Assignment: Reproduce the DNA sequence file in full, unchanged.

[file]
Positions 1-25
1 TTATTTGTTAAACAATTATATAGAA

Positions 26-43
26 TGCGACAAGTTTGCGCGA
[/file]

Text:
Positions 1-25
1 TTATTTGTTAAACAATTATATAGAA

Positions 26-43
26 TGCGACAAGTTTGCGCGA